She talks about looking for PIECE (Position, Interests, Expectations, Consensus, Evaluate) which leads you to peace. I will very briefly summarize each of these. I strongly recommend you read the book for her examples and to better understand how this works.
Positions slam us into corners every time. The question hangs in the air: Who will win and who will lose? The challenge is to get out of our corners and find a solution that is acceptable to both of us; to focus on our common interests rather than on our positions.
Interests. Every time you and your child lock into a position there is a reason; an interest or need you are trying to meet. In order to resolve our differences, we have to clarify those interests.
“Get down to eye level with your child and start listening–really listening. You can ask your child directly why she wants . . . If she’s too young to answer you or she isn’t able to articulate why, you may have to guess by asking questions. Even a two-year-old will begin to realize that you are trying to listen and understand what it is that she wants. Her tension will diminish as you try.”
This is “helping your child learn to express their needs and wants clearly with words rather than by pushing, shoving, screaming, and crying. And the researchers tell us that not only will you enhance your relationship with your children by practicing negotiating with them, but you will also enhance their ability to get along with their peers.”
Expectations. “Before you begin exploring possible solutions with your child, check the existing expectations and rules. Do they provide the answer? If the rules and expectations don’t provide the answer, you and your child will have to come up with your own. This isn’t always easy with a persistent child who tends to lock into his position.”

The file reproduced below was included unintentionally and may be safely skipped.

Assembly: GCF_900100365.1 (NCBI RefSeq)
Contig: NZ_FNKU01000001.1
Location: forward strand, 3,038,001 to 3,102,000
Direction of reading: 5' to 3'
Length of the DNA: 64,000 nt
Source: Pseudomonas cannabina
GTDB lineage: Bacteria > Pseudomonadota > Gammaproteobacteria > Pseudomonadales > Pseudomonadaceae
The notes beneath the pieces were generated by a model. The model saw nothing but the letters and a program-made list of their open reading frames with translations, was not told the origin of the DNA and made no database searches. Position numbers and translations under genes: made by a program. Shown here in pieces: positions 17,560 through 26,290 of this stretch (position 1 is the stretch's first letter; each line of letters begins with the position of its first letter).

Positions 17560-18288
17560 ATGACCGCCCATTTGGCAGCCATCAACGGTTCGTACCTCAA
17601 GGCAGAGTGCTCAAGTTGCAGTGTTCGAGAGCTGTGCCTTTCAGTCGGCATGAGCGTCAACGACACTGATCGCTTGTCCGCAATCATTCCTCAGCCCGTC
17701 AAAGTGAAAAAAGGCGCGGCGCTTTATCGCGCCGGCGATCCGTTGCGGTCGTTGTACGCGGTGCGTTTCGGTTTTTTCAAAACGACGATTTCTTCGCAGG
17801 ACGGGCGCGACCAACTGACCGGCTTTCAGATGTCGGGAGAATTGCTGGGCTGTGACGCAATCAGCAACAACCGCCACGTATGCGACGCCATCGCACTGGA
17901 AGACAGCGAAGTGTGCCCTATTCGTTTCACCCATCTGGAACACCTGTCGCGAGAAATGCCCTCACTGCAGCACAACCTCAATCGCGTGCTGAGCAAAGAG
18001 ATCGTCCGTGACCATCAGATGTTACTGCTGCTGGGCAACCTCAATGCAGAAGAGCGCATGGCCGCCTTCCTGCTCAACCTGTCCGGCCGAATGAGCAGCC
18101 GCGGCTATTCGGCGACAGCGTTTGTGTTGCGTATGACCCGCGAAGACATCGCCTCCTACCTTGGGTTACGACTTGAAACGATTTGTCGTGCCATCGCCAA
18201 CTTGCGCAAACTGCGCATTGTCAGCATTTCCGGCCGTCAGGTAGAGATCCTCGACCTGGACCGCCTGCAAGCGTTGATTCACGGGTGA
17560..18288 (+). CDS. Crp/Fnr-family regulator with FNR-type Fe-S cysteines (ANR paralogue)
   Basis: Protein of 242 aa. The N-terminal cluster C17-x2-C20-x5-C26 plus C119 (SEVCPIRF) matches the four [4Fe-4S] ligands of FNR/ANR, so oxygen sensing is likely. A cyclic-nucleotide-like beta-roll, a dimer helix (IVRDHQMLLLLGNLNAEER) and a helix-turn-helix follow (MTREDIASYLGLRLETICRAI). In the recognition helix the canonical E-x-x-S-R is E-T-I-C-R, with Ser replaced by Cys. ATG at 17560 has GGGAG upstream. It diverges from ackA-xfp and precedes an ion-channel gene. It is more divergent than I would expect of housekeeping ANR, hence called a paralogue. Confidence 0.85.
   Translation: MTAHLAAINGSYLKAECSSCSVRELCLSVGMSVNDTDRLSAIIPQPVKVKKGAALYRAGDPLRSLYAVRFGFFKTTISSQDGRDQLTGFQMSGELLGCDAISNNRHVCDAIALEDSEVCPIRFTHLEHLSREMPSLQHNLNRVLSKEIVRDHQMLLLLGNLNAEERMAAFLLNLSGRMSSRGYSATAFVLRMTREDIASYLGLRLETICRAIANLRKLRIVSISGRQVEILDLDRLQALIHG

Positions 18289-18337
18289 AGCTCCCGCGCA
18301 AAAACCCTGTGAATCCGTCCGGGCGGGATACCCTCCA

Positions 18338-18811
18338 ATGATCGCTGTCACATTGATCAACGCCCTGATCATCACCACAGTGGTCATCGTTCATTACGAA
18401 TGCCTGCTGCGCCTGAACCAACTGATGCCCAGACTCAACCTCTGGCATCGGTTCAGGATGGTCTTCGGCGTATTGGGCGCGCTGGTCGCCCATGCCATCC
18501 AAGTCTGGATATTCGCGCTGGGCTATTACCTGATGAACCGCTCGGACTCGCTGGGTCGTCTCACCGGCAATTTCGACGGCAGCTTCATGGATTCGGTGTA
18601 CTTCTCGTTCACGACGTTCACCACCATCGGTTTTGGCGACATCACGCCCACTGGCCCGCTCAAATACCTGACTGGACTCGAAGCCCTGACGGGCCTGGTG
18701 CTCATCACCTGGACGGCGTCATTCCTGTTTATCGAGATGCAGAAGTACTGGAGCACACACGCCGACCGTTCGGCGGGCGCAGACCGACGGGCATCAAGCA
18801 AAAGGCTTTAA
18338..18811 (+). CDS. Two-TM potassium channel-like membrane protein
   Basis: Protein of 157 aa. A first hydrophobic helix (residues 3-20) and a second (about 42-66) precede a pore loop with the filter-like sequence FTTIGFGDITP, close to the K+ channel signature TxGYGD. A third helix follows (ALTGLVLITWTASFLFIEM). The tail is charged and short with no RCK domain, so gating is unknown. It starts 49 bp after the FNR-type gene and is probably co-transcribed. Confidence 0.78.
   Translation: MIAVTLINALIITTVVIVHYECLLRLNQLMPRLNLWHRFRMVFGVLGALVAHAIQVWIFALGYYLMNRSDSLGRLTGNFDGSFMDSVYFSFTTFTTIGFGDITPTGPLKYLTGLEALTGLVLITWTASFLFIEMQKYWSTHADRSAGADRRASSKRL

Consensus. It takes time for spirited; kids to unlock and move out of their positions. They need to hear from us, “You are very smart and creative. You can find another solution. We are problem solvers.” Most power struggles happen when the intensity is too high; when we are in a rush; when we are fatigued; or when we are not allowing enough time to unlock.
Your child cannot unlock until his body is calm. You can also actively teach your child how to unlock by your own example. Talk through your own disappointment when your plans are thwarted and how you make different choices.
Brainstorm. The rule for brainstorming is anything goes. At this point nothing is evaluated, put down, thrown out, or ridiculed. You can come up with any solutions. In fact, throwing in a few humorous ideas often eases the tension and keeps you working together until you find just the right solution.
Evaluate. Protect everyone’s interests by agreeing to evaluate your solution at a later time. It is not abdicating our parental authority to sometimes say yes and to allow our spirited children to try a new idea or come up with the solution to a problem. In fact, realizing that they are good problem solvers is a major breakthrough for persistent kids. It helps them to stop the struggles before they ever start.
Begin teaching your persistent child even before they can talk.